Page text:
2009 Young Scientist Award (1st Prize) by the Society of Experimental Biology. Annual meeting for the Society of Experimental Biology, Glasgow.


Trevor Wardill (MBL, Woods Hole)
Rob Olberg (Union College)
Hanchuan Peng (Allen Institute for Brain Science)
Apostolos Georgopoulos (Brain Center, University of Minnesota).


Neurobiology 1b: Sensory motor conversion

Control of Action, PartII (N3 module): Invertebrate motor control

Key Publications

Wardill TJ, Knowles K, Barlow L, · Tapia G, · Nordström K, · Olberg RM, · Gonzalez-Bellido PT,    The Killer Fly Hunger Games: Target Size and Speed Predict Decision to Pursuit   Brain Behav. Evol. 86(28:37)     

Gonzalez-Bellido PT, Wardill TJ, Buresch KC, Ulmer KM, Hanlon RT, (2014), Expression of squid iridescence depends on environmental luminance and peripheral ganglion control, J Exp Biol, 217(Pt 6):850-8

Peng H, Tang J, Xiao H, Bria A, Zhou J, Butler V, Zhou Z, Gonzalez-Bellido PT, Oh SW, Chen J, Mitra A, Tsien RW, Zeng H, Ascoli GA, Iannello G, Hawrylycz M, Myers E, Long F, (2014), Virtual finger boosts three-dimensional imaging and microsurgery as well as terabyte volume image visualization and analysis, Nat Commun, 5:4342

Nordstrom, Karin and Gonzalez-Bellido, Paloma T, (2013), Invertebrate Vision: Peripheral Adaptation to Repeated Object Motion, Current Biology, Volume 23, Issue 15, R655–R656

Yang J, Gonzalez-Bellido PT, Peng H, (2013), A distance-field based automatic neuron tracing method, BMC Bioinformatics, 14, 93

Gonzalez-Bellido PT, Peng H, Yang J, Georgopoulos AP, Olberg RM, (2013), Eight pairs of descending visual neurons in the dragonfly give wing motor centers accurate population vector of prey direction, Proc Natl Acad Sci USA, 110: 696-701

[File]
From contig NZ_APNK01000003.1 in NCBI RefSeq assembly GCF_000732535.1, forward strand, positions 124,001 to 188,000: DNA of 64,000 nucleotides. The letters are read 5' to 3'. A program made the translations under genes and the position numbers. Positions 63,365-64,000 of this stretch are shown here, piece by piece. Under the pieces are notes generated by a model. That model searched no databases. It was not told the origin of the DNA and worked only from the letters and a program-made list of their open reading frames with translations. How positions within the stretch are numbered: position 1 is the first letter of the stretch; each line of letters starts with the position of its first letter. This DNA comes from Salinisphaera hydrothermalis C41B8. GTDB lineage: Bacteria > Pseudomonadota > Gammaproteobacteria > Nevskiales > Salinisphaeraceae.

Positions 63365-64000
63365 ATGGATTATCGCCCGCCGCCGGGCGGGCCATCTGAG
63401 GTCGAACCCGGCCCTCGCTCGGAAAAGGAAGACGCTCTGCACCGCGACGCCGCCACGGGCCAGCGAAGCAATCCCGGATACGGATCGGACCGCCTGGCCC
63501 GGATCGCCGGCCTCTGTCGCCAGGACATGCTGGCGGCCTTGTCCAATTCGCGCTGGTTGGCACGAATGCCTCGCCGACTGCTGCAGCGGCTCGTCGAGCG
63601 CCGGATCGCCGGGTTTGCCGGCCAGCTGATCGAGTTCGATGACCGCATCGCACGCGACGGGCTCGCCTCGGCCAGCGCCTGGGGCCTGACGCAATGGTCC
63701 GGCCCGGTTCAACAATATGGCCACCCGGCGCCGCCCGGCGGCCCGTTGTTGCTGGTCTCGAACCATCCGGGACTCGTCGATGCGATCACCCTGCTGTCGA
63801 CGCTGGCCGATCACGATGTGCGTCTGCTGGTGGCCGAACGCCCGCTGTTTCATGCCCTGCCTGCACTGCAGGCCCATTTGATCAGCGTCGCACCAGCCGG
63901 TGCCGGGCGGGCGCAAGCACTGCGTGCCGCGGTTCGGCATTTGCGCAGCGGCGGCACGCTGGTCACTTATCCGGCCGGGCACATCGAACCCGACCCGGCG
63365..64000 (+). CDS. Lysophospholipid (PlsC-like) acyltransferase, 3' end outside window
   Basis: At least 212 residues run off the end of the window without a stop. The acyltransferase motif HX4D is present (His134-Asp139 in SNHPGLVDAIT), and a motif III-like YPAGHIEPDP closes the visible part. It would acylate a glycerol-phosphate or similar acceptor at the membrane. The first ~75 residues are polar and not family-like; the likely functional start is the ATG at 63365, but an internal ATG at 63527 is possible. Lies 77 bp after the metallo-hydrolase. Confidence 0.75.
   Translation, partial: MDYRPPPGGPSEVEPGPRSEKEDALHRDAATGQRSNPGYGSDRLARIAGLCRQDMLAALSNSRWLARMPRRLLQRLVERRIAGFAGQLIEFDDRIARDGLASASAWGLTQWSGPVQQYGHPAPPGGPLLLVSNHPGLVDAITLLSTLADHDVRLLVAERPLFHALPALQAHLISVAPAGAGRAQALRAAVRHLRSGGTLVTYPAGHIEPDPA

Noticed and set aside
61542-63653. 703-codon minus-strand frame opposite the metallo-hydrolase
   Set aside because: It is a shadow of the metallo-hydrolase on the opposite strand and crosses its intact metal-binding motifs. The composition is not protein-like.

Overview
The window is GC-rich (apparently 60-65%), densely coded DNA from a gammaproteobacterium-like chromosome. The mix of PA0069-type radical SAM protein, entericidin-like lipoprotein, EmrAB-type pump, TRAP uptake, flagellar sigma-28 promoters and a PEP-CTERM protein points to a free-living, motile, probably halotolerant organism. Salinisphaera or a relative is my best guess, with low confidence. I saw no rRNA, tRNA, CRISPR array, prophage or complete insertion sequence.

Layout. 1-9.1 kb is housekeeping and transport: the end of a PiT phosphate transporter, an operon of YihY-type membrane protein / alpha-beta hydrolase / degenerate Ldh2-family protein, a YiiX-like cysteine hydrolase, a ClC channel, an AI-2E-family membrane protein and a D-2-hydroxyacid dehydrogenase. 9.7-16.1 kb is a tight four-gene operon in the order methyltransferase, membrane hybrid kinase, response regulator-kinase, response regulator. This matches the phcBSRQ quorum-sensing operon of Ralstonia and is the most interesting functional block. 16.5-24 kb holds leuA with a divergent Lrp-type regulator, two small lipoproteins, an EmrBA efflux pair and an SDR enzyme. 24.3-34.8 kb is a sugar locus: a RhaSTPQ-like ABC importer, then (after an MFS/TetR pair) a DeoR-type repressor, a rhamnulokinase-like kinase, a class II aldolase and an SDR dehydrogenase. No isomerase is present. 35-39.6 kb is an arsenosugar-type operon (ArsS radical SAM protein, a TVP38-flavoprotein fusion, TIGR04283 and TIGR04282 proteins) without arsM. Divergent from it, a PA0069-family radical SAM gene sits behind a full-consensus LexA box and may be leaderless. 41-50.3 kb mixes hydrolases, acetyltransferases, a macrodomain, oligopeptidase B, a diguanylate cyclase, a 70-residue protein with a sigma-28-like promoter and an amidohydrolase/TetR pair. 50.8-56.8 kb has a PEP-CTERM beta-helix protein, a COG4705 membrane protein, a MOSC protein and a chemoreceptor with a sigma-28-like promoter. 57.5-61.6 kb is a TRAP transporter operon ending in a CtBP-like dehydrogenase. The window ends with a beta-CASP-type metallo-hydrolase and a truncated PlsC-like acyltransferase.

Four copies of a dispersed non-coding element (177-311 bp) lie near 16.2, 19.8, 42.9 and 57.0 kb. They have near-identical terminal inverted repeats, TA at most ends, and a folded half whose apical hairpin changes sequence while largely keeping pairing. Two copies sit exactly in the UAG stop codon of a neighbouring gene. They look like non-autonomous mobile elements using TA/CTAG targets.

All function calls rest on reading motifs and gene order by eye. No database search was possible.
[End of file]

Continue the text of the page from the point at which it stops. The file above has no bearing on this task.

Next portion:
Wardill TJ, Gonzalez-Bellido PT, Crook RJ, Hanlon RT, (2012), Neural control of tuneable skin iridescence in squid, Proc R Soc B, 279: 4243-4252

Gonzalez-Bellido PT, Wardill TJ, (2012), Labeling and confocal imaging of neurons in thick invertebrate tissue samples, Cold Spring Harbor Protocols (Cover)

Gonzalez-Bellido PT, Wardill TJ, Juusola M, (2011), Compound eyes and retinal information processing in miniature dipteran species match their specific ecological demands, Proc Natl Acad Sci USA, 108: 4224-4229.

Gonzalez-Bellido PT, Wardill TJ, Kostyleva R, Meinertzhagen IA, Juusola M, (2009), Overexpressing temperature-sensitive dynamin decelerates phototransduction and bundles microtubules in Drosophila, J Neuroscience, 29: 14199-14210

Above: A descending neuron in the dragonfly L.luctuosa, dye filled with Lucifer yellow through an intracellular electrode, branches extensively in the meso- and metathoracic ganglia (Confocal microscopy).

Above: Female killer fly attacking a fruit fly in the wild. We were testing which natural prey and how far they would attack them. These flies are only 4 mm long, and their entire attack flight lasts ~ 400ms, hence the reason for the high speed videos.

Above: Killer fly going after a bead. The video was taken in the lab, when we were testing the flies with different bead speeds.